Assembling, cutting, folding and deforming raw materials-- it’s “how people make things.”

It’s also the name of the latest exhibition at the South Florida Museum, on display through May 6.

The exhibit features real factory equipment, shrunk down so young learners can wrap their heads -- and hands -- around it.

Paige Leszczynski, 8 (well, almost 8), and her 5-year-old sister Grace got a lesson in big industry with little pennies, passing them through a three-step rolling mill.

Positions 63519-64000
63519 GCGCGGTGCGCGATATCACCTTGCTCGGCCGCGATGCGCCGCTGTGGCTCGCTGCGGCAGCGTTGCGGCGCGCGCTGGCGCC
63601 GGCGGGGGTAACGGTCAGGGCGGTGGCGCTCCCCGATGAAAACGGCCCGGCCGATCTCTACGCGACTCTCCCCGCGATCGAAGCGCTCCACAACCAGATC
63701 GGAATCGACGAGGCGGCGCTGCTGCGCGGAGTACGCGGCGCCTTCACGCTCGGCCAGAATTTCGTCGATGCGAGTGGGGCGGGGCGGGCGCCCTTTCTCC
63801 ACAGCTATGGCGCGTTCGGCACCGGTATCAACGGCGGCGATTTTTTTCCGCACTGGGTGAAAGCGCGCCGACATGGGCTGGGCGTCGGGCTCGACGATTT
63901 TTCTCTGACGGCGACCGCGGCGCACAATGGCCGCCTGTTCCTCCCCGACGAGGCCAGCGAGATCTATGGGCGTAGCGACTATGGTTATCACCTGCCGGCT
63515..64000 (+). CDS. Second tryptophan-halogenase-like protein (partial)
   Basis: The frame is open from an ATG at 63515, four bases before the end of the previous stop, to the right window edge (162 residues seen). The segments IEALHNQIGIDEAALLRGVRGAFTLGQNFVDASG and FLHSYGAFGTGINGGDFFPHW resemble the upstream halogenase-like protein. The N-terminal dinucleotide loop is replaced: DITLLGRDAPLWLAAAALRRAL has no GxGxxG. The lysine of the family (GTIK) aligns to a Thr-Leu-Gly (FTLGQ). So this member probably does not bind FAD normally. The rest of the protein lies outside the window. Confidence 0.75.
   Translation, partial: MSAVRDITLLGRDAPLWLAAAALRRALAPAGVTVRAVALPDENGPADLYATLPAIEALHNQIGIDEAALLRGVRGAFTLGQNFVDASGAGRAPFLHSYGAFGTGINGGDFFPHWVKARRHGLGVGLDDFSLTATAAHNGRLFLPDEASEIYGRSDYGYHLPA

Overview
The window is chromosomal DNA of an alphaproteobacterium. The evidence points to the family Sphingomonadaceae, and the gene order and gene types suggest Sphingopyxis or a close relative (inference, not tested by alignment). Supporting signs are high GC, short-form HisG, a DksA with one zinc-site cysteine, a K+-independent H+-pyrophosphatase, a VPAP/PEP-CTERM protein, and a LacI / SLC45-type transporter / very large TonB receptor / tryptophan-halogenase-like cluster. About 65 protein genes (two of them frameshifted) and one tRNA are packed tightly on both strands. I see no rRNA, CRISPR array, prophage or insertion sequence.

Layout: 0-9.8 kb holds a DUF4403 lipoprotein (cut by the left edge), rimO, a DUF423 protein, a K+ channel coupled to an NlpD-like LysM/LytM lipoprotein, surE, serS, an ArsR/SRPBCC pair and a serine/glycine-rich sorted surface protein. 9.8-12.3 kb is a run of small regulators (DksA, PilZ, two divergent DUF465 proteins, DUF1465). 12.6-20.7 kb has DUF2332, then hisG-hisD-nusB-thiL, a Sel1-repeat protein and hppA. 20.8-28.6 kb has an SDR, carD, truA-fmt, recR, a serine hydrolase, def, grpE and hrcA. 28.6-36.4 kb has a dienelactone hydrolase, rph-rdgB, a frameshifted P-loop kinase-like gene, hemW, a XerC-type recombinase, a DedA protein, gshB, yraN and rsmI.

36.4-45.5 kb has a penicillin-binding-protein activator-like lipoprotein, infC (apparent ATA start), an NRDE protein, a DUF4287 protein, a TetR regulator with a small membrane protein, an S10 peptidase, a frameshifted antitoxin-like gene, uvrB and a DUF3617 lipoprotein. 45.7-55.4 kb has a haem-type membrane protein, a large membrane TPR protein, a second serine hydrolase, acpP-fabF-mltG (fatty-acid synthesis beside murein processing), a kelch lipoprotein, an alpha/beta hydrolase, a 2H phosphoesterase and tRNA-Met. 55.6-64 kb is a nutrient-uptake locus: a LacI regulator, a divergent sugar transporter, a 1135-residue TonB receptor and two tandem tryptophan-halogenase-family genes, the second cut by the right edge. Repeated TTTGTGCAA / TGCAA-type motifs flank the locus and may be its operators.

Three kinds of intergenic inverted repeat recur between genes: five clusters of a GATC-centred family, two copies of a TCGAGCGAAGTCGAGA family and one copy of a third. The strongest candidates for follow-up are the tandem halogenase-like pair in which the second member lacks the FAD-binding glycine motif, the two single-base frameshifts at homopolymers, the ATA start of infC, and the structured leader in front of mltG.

“First made it into a new shape,” said Paige. “And then, second, we put it into a new texture. Third, we stamped it.”

And then the girls stamped their penny a second time.

“To make it look more like a waffle,” explained Paige.

The exhibition is inspired by the factory tours from the "Mister Roger’s Neighborhood" children’s show.

You can see several of the tours playing on TVs throughout the exhibition.

Paige and Grace also learned how a die cutter can be sued to make multiple versions of the same object, and how molds are made of everyday materials with wax.

“These factory tours showed how things children were familiar with— how they went through that process to get made,” said Matthew Woodside, the museum’s Chief Curator and Director of Exhibitions.